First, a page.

Home » Reviews » Drama » Review: Always on my Mind, online @ Living Record Festival
Review image for Always on my mind

Review: Always on my Mind, online @ Living Record Festival

I'm lucky enough to have spent this crazy time living with a long-term partner. He’s a key worker so leaves the flat for work as usual. Probably a good thing for both of us! But Always on my Mind made me consider how different this year could have been if it had happened at another time in my life; just after a messy breakup in my early twenties, or when reflecting on whether to end a relationship. Interestingly the show has been adapted from a 2016 play, to reflect this new world we all find ourselves in. We meet…

Summary

Rating

Good

An intriguing chance to eavesdrop on the dissection of a relationship, with effective and clever techniques elevating this show above just another ‘face on a video’ call.

User Rating: Be the first one !

I’m lucky enough to have spent this crazy time living with a long-term partner. He’s a key worker so leaves the flat for work as usual. Probably a good thing for both of us! But Always on my Mind made me consider how different this year could have been if it had happened at another time in my life; just after a messy breakup in my early twenties, or when reflecting on whether to end a relationship. Interestingly the show has been adapted from a 2016 play, to reflect this new world we all find ourselves in.

We meet Curtis (Charles Lomas) and Stacey (Lucy Syed) over video, in their respective bedrooms, dressed up for the call. It starts with the cringey “you’re on mute” conversation, which might just be the most overdone joke of the pandemic – but keep an open mind. What follows is the unpicking of their relationship, mistakes they made and how it ended. It’s obvious that blame can be placed on both sides, and you can’t help but feel sorry for the pair as they try to inch their way through such an awkward discussion over video call. However, their conversation feels stilted, and at times it’s unclear whether this is a conscious dramatic decision or a result of editing the two videos together.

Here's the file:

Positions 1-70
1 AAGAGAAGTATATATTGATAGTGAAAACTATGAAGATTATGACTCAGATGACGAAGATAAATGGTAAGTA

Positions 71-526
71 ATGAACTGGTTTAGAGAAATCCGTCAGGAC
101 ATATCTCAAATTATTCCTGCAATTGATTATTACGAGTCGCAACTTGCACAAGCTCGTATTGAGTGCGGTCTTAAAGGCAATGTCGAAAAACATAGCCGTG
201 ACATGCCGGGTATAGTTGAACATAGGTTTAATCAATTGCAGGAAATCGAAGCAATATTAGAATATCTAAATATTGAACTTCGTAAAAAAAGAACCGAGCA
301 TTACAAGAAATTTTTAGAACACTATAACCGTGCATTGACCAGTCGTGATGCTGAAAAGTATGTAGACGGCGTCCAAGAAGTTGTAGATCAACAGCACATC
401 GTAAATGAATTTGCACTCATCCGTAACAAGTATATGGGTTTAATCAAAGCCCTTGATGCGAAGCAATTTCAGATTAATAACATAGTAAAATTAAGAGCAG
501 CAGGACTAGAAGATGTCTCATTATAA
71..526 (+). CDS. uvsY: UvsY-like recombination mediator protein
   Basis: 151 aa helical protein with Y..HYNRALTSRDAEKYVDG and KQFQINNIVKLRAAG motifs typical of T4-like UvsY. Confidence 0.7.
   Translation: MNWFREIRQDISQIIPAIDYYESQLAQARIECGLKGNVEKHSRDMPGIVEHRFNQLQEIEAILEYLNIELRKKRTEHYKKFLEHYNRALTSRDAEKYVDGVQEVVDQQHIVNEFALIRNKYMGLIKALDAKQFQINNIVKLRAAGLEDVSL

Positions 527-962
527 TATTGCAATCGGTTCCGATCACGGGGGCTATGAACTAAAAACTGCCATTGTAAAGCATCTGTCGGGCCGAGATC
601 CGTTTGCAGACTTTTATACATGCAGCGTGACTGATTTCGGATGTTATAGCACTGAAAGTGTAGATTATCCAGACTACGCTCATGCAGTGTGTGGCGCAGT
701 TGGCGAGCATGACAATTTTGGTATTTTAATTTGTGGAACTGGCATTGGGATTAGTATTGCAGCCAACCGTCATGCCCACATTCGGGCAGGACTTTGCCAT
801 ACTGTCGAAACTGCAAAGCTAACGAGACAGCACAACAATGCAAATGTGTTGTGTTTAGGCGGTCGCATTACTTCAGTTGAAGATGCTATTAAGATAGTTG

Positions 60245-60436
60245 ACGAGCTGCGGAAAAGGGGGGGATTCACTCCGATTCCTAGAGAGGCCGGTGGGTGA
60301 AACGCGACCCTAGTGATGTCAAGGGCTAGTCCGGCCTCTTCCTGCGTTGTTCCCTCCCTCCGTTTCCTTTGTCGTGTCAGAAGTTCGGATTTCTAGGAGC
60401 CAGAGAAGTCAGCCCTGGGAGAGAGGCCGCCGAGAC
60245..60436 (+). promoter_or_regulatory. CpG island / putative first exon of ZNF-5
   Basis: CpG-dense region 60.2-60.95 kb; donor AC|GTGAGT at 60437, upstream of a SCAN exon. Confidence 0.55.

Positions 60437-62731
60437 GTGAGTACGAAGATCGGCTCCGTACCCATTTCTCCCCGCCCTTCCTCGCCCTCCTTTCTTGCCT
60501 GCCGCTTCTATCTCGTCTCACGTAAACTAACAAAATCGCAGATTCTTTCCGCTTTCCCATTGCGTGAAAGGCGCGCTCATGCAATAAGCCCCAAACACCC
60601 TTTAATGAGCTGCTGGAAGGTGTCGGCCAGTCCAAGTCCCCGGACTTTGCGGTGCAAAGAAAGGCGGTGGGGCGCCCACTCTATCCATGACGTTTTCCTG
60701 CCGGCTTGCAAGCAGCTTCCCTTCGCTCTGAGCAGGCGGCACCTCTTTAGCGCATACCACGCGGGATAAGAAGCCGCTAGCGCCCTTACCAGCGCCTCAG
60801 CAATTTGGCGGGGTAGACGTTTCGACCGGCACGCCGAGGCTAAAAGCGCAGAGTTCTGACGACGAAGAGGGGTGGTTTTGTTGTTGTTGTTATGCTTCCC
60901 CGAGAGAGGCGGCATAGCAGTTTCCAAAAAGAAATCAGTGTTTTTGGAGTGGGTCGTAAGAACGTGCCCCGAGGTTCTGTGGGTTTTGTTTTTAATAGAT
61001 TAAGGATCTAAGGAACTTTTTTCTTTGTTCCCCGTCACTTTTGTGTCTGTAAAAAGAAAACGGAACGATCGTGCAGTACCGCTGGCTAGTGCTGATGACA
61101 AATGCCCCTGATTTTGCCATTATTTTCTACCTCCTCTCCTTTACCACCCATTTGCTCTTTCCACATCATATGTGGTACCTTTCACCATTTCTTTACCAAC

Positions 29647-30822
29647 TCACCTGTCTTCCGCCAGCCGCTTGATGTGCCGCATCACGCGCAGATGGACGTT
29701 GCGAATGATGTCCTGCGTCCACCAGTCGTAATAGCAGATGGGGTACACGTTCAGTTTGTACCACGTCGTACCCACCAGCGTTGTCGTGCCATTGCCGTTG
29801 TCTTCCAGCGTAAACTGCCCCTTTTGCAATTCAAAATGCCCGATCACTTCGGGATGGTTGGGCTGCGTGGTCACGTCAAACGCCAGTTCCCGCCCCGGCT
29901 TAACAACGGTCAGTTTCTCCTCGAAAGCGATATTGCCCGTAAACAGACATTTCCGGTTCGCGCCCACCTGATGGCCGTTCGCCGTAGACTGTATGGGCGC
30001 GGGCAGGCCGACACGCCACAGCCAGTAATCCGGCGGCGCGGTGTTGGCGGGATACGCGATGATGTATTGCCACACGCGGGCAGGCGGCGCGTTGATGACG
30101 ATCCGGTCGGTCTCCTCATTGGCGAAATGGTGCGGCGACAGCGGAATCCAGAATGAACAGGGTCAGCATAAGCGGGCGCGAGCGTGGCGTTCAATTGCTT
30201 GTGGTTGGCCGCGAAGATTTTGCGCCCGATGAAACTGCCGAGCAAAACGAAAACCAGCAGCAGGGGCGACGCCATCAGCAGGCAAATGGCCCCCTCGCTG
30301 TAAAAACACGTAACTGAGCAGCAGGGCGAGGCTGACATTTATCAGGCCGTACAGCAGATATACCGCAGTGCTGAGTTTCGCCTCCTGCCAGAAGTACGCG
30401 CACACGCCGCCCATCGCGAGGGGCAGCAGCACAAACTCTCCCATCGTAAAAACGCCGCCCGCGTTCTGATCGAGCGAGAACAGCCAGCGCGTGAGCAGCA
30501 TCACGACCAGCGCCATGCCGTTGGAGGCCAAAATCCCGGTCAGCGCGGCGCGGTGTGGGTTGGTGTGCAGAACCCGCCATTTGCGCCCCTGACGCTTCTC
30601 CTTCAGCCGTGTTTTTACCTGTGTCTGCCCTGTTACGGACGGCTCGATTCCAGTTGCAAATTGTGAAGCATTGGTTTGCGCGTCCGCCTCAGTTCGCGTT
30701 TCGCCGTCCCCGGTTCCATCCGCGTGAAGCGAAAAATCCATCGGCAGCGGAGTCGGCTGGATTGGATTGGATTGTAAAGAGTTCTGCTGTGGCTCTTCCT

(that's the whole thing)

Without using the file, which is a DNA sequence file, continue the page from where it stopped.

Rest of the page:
Throughout the exchange there are two versions of Curtis and Stacey in each room, the second representing their inner monologue – although I have to admit I didn’t realise they had different names until the credits rolled. It’s a clever and amusing device, which allows both to cringe at what is said, or to contradict statements made about their relationship. It also helps demonstrate how held back we can be, how much we hide from others, particularly when having difficult discussions involving the heart. Visually, this effect is well executed, yet the conversations once again feel stilted at times.  

We see some innovative film techniques utilised for changing scene, which bring more to the narrative: while the couple reminisce over a 21st birthday party, they are filmed as though at a party, in a dark corner, music in the background shots. As ‘lockdown theatre from an actor’s bedroom’ goes, this is a much more interesting offering than just talking into a camera. Lockdown technology hits again later, with the dramatic use of a device battery running out. Without spoilers this is an effective way to end the show.

This was an interesting 17 minutes; it felt like I’d managed to tune into somebody else’s Zoom account and eavesdrop, which I loved.  But at times the conversation felt a little clichéd. Some might argue that these relationship clichés are used deliberately to create effect, yet nonetheless I left the show hoping for a bit more excitement or drama.

Written by: Liam Alexandru
Directed by: Theodore Gray
Produced by: Charles Lomas, Liam Alexandru, Shipwreck Productions
Edited by: Theodore Gray

Always on my Mind is playing until 22 February as part of The Living Record Festival. Full details can be found at the below link.

About Lily Middleton

Lily Middleton
Lily has developed a niche career in garden marketing and currently works for Kew Gardens. When not in a garden she can be found in a theatre or obsessively crafting. Her love of theatre began with musicals as a child, Starlight Express at the Apollo Victoria being her earliest memory of being completely entranced. She studied music at university and during this time worked on a few shows in the pit with her violin, notably Love Story (which made her cry more and more with each performance) and Calamity Jane (where the gunshot effects never failed to make her jump). But it was when working at Battersea Arts Centre at the start of her marketing career that her eyes were opened to the breadth of theatre and the impact it can have. This solidified a life-long love of theatre, whether in the back of a pub, a disused warehouse or in the heart of the West End.